If someone joins AllAdvantage, earns an amount of money by being paid to surf, then spams, they get their account closed and they forfeit their earnings. That's extra money for jam in AllAdvantage's coffers right?

    What's more -- their "upstream" also loses out on their share of the earnings -- that's *more* money in AllAdvantage's pockets.

    And, as we all know, those who will have responded to the offending spam and signed up are going to be more inclined to go out and send spam themselves -- because after all, they were quite happy to receive it.

    It's easy to see that this spammer-recruits-spammer scenario could create a situation where AllAdvantage might be earning large amounts of money from its advertiser -- but never need to pay out a dime to its spamming members because it simply enforces its anti-spam policy sometime before the cheque is written out.

So, based on a simple observation of the benefits that accrue to AllAdvantage from its spam policy, and the propensity of its users to engage in this kind of activity, I think that any promotion of the service here in NZ is going to be bad news for legitimate, Netiquette-abiding users.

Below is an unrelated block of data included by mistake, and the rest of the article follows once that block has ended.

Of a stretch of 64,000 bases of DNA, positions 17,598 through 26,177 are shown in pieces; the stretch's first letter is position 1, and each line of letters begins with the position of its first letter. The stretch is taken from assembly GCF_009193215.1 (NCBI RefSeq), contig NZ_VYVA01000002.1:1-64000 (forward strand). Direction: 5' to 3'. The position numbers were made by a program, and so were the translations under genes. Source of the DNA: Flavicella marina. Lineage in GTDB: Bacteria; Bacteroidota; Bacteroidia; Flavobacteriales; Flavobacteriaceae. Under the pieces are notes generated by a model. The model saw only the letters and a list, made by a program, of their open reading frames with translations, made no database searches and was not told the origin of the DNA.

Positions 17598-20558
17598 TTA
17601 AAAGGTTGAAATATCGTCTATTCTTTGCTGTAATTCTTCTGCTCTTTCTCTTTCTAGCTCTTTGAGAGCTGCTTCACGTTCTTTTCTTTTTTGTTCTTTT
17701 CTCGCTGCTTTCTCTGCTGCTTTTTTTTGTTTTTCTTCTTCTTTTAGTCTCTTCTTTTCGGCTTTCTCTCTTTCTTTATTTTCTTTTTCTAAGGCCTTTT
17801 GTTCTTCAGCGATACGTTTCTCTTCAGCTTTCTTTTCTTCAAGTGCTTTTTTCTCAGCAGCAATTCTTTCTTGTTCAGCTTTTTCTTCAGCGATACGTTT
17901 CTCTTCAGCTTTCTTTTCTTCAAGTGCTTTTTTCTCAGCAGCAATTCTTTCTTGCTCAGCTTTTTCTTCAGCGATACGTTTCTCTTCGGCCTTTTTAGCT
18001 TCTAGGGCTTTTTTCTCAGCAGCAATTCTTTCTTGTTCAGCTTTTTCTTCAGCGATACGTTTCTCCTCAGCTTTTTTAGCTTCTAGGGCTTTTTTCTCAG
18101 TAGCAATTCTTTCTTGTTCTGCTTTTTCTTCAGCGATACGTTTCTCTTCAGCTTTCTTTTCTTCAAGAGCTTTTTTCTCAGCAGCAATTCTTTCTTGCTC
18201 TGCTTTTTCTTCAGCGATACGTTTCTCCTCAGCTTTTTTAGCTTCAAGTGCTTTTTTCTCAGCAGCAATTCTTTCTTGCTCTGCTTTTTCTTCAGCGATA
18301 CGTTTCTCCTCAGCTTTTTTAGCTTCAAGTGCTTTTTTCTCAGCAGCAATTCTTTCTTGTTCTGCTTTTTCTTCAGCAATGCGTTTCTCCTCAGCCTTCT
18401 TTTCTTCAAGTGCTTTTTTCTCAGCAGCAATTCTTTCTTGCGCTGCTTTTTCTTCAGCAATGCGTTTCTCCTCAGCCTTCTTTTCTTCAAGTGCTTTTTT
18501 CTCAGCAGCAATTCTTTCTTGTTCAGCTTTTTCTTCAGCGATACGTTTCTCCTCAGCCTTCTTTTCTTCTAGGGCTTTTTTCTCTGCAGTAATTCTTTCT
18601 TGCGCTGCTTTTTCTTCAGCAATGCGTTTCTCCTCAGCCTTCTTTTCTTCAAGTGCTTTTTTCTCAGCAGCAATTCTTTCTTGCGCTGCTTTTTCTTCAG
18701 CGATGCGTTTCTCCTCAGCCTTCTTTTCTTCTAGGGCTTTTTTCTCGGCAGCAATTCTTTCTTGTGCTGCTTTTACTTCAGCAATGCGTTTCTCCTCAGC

And before all the 100 percent non-spamming, highly satisfied AllAdvantage members email me (including a URL with their referrer number), I'll say that I'm sure AllAdvantage are doing a wonderful job and making Net use more affordable for many people. Good on them. It's just a shame about the spam eh?

Become A Career Websurfer
However, once you combine free ISP services with "get paid to surf" systems you create a very interesting situation don't you?

How long before some savvy person writes some software that allows them to automate the process?

Get a dozen phone lines and a dozen PCs (or half a dozen with two modems a piece), get a dozen free ISP accounts under various aliases, join up to AllAdvantage with more pseudonyms and leave those machines running 24/7, busily surfing the Net on your behalf while you eat, sleep, watch TV and wait for the cheques to roll in.

AllAdvantage will only pay you for the fist 25 hours of surfing so your software needs to log-out and login again with a different alias at regular intervals but that's not a problem to a half-decent programmer.